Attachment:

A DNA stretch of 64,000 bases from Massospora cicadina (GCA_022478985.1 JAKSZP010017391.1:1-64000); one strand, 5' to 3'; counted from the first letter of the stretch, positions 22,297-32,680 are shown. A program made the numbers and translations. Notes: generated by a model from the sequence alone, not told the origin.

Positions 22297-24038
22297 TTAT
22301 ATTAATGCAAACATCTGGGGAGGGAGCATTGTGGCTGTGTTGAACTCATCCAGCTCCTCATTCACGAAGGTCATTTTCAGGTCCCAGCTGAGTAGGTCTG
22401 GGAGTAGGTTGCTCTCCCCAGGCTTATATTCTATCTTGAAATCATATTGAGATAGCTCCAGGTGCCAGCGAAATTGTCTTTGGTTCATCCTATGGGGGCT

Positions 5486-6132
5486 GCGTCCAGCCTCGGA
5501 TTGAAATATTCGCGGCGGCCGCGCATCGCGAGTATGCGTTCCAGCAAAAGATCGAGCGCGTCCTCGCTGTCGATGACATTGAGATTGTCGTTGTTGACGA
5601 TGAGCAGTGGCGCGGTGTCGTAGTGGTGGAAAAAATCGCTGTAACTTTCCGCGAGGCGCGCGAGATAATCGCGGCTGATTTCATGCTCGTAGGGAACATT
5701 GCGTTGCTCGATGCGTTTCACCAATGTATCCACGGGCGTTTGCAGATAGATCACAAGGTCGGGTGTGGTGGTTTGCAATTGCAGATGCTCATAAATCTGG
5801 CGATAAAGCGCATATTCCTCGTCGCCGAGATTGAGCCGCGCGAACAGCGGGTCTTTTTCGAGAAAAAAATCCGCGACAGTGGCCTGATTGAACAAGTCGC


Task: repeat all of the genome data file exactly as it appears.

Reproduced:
A DNA stretch of 64,000 bases from Massospora cicadina (GCA_022478985.1 JAKSZP010017391.1:1-64000); one strand, 5' to 3'; counted from the first letter of the stretch, positions 22,297-32,680 are shown. A program made the numbers and translations. Notes: generated by a model from the sequence alone, not told the origin.

Positions 22297-24038
22297 TTAT
22301 ATTAATGCAAACATCTGGGGAGGGAGCATTGTGGCTGTGTTGAACTCATCCAGCTCCTCATTCACGAAGGTCATTTTCAGGTCCCAGCTGAGTAGGTCTG
22401 GGAGTAGGTTGCTCTCCCCAGGCTTATATTCTATCTTGAAATCATATTGAGATAGCTCCAGGTGCCAGCGAAATTGTCTTTGGTTCATCCTATGGGGGCT

Positions 5486-6132
5486 GCGTCCAGCCTCGGA
5501 TTGAAATATTCGCGGCGGCCGCGCATCGCGAGTATGCGTTCCAGCAAAAGATCGAGCGCGTCCTCGCTGTCGATGACATTGAGATTGTCGTTGTTGACGA
5601 TGAGCAGTGGCGCGGTGTCGTAGTGGTGGAAAAAATCGCTGTAACTTTCCGCGAGGCGCGCGAGATAATCGCGGCTGATTTCATGCTCGTAGGGAACATT
5701 GCGTTGCTCGATGCGTTTCACCAATGTATCCACGGGCGTTTGCAGATAGATCACAAGGTCGGGTGTGGTGGTTTGCAATTGCAGATGCTCATAAATCTGG
5801 CGATAAAGCGCATATTCCTCGTCGCCGAGATTGAGCCGCGCGAACAGCGGGTCTTTTTCGAGAAAAAAATCCGCGACAGTGGCCTGATTGAACAAGTCGC